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"Sisters of Belfast" | Reviewed by Maria Brady Smith

In “Sisters of Belfast,” by Melanie Maure, twin sisters, Aelish and Isabel McGuire, are orphaned when their home in Belfast is bombed by Germany in 1941. They both end up at the Sisters of Bethlehem Orphanage--Aelish going there immediately, and Isabel taking up residence after a long hospitalization. While the girls may look identical, their experiences at the orphanage are very different.  Aelish is devout and obedient while Isabel consistently rebels.  


Eventually, Isabel disappears and Aelish is left on her own to wonder what happened to her sister. With Sister Mike’s love and guidance, Aelish eventually becomes a nun in the same order and plans to live out her life serving God at the orphanage.  


Years go by, and one day Aelish receives a letter from Isabel’s husband, Declan, who knew them from childhood. Declan explains that he and Isabel live in Newfoundland and that Isabel, after giving birth to twins, has become very sick with tuberculosis. He asks Aelish, now Sister Clare, to come to them immediately.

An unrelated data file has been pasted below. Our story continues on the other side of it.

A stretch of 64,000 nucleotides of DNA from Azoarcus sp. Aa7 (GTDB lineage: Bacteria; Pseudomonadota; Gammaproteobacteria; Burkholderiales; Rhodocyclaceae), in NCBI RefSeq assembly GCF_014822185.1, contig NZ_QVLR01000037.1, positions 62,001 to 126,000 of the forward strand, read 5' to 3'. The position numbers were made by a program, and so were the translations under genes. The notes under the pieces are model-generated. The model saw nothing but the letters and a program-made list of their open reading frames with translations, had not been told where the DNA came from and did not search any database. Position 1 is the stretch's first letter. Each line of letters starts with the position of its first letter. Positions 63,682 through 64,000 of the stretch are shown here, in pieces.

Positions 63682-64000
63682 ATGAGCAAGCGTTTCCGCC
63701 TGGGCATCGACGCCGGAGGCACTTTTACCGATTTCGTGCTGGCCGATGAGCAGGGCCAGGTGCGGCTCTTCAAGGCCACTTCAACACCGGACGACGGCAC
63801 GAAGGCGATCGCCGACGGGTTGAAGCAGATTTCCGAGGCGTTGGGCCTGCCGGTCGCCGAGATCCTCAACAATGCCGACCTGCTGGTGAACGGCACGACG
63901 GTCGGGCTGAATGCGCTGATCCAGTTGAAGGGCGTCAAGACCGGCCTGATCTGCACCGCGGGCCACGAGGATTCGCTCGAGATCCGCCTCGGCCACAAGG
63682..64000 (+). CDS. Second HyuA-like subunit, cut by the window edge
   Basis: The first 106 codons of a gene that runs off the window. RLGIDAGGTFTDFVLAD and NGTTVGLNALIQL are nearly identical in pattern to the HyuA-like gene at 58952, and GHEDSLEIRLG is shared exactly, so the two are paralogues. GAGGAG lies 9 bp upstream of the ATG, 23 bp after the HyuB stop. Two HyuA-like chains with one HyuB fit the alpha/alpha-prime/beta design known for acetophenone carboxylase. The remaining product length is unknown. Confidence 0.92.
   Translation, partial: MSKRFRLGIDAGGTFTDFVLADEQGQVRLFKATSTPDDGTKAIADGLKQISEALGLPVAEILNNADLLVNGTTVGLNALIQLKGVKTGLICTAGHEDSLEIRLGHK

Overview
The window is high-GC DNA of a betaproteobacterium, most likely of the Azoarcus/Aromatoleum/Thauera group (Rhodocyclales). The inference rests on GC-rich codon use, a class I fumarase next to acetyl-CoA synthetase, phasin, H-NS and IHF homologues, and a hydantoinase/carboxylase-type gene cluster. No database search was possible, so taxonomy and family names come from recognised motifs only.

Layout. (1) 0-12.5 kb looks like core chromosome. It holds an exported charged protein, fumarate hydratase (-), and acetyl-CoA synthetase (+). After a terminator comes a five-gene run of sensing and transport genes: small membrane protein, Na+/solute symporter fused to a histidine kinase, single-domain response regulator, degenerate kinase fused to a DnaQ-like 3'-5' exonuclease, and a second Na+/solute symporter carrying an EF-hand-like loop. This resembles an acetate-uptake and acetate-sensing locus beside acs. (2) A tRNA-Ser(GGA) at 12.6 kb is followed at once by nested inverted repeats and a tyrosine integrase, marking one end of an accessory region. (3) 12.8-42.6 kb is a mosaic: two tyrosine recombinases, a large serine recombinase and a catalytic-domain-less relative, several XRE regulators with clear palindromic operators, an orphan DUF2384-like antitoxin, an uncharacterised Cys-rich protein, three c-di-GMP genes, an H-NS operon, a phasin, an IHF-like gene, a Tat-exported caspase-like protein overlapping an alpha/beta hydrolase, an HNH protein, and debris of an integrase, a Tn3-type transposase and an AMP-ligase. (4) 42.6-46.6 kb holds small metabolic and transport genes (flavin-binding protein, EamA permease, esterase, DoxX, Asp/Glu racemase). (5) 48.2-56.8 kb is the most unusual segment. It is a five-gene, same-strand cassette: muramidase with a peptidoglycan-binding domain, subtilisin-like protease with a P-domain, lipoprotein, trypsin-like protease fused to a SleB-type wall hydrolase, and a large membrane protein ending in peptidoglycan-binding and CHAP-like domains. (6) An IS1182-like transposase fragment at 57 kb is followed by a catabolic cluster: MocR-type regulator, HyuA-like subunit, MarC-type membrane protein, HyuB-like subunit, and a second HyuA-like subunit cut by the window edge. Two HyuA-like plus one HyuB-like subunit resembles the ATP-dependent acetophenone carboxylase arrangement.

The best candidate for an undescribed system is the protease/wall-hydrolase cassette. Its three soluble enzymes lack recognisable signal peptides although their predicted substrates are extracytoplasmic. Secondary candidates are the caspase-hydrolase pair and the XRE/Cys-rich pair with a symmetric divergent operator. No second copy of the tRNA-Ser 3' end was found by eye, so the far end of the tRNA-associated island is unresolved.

Aelish makes the voyage and the sisters are reunited. Isabel slowly recovers with Aelish’s care. However, Isabel harbors many traumatic memories that Aelish has never known or understood.  As they get reacquainted and as Isabel recovers, the sisters bond again and eventually the secrets come to light.


The portrayal of the Bethlehem nuns’ care for the orphans and a different order’s care for unwed mothers is central to the story and is well done.  Aelish experienced both the loving care of Sister Mike and the abuse of the Mother Superior, Sister Edel.  Isabel experiences the abuse that was notorious in homes for unwed mothers at that time. In her acknowledgements, the author notes that 50,000 mothers and babies suffered the atrocities at these mother and baby homes during this era.


“The Sisters of Belfast” is a novel about how the bond of love between the sisters saves them both. It is a story of trauma and resilience and of the healing power of the hope that comes with righting wrongs.  



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